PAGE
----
Many of you will see yourself in Valerie. She was maybe 21 years old, just on the brink of self discovery and an exciting career. Vanasse recalls her own experience of this tender age: “You don’t know who you are, you don’t know how to carry yourself, you respond to a way you think you should act, but you haven’t found your own way to describe yourself and to express yourself.” Looking at the victims she recognizes, “for those women to be in engineering school, it took a lot of character and personality to be there but at the same time I don’t think they realized what it represented. They were kids.” This is why the story is particularly affecting. Killed for being feminists…did they even know what that word meant? They were just girls going to school and growing up.
Vanasse admits that when she was first asked the question, “Are you a feminist?” she felt uncomfortable answering and couldn’t articulate why there was this associated shame. However, self evaluation revealed that she had in fact been making choices throughout her entire life that were indicative of being a feminist, but the way we express it now is different than in decades past. Being a part of this project re-evaluated what that term meant for her and watching this film will likely raise similar questions for you. For those of you who are unaware, being a feminist is simply the belief that women should have equal political, social, sexual, intellectual and economic rights to men. Not having ever used the term ‘feminist’ to openly describe myself, I walked out of the film wanting to embrace it; it made me feel proud to be a feminist.
For the surviving victims, the idea of feminism got pushed on them at an early age and accelerated their maturity as women. The result for the majority of victim survivors was quick pregnancy. Vanasse recalls that they found themselves asking “what kind of woman am I?” earlier than most. Having children was a way of expressing their feminity and defining themselves outside of the labels they were overwhelmed with during and following the massacre.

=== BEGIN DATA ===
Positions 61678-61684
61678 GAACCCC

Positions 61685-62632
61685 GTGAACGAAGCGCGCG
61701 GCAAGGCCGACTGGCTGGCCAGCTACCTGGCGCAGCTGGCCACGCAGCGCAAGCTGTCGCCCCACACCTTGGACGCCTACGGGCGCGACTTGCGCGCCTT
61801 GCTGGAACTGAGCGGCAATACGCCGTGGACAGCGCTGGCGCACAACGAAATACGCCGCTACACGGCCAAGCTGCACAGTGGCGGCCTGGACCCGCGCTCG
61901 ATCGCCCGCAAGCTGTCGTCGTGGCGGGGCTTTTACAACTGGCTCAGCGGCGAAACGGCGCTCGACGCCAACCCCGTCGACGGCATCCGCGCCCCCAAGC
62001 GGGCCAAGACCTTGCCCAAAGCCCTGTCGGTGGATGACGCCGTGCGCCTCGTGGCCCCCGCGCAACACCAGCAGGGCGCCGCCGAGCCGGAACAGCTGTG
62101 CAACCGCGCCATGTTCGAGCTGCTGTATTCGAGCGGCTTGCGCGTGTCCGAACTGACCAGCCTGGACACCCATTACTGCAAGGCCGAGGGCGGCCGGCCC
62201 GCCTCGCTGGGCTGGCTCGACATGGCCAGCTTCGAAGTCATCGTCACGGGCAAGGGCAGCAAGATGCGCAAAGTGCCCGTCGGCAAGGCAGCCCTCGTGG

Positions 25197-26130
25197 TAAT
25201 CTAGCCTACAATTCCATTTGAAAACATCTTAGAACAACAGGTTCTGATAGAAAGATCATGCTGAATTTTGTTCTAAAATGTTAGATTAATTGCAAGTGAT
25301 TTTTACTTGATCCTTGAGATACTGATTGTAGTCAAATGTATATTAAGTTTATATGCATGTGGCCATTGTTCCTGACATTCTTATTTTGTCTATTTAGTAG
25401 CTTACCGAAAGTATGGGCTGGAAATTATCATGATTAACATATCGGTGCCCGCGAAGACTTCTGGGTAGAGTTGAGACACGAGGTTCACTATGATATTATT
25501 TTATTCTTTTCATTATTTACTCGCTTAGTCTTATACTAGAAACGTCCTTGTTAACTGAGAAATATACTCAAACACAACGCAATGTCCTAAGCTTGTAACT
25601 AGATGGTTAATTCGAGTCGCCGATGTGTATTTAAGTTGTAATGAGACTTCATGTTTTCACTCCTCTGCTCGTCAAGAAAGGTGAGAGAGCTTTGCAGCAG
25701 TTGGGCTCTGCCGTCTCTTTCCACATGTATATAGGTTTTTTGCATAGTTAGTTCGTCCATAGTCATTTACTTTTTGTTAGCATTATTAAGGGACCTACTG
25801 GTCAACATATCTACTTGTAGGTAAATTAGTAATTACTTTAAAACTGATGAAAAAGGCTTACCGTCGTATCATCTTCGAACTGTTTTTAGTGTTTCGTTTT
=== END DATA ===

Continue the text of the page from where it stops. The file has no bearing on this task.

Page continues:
We don’t typically see films at the theatre in black and white as for a distributor this is a red flag that audiences will be cut in half, but for Polytechniqe the decision seems inherent to telling the story. “…you aren’t distracted by the blood and I think you really focus on the characters”, says Vanasse. Further she describes, “…when you walk into a university…l don’t know what they are like here but in Quebec they are run down – and its not beautiful, it’s grey. It was easier to make it look beautiful in black and white. There’s something much more poetic.”
Certainly a process of self discovery, but the most challenging part of making the film for Vanasse was,” Always having in mind the testimonies of the girls that had to go through it. Having their voices remind me to be as true as possible to their story and memory of event.” This sentiment certainly comes through; everything about this film seems accurately re-created from the hardwood hallways of Montreal student apartments, to ordinary interactions at a hectic school photocopier and their reactions to violence. Remarkably cast, you will be moved by Vanasse’s performance and understand the pain of her character Valerie, while also seeing parts of yourself. Although a horrific time Venasse believes “there’s something positive that grows from it (the film).” It brings back awareness and evokes new discussion, and will make you examine what being a young woman is all about.
Polytechnique is a breathtaking film that ought to be seen by all Canadians but will especially resonate with young women, like you, who are in a process of self-discovery.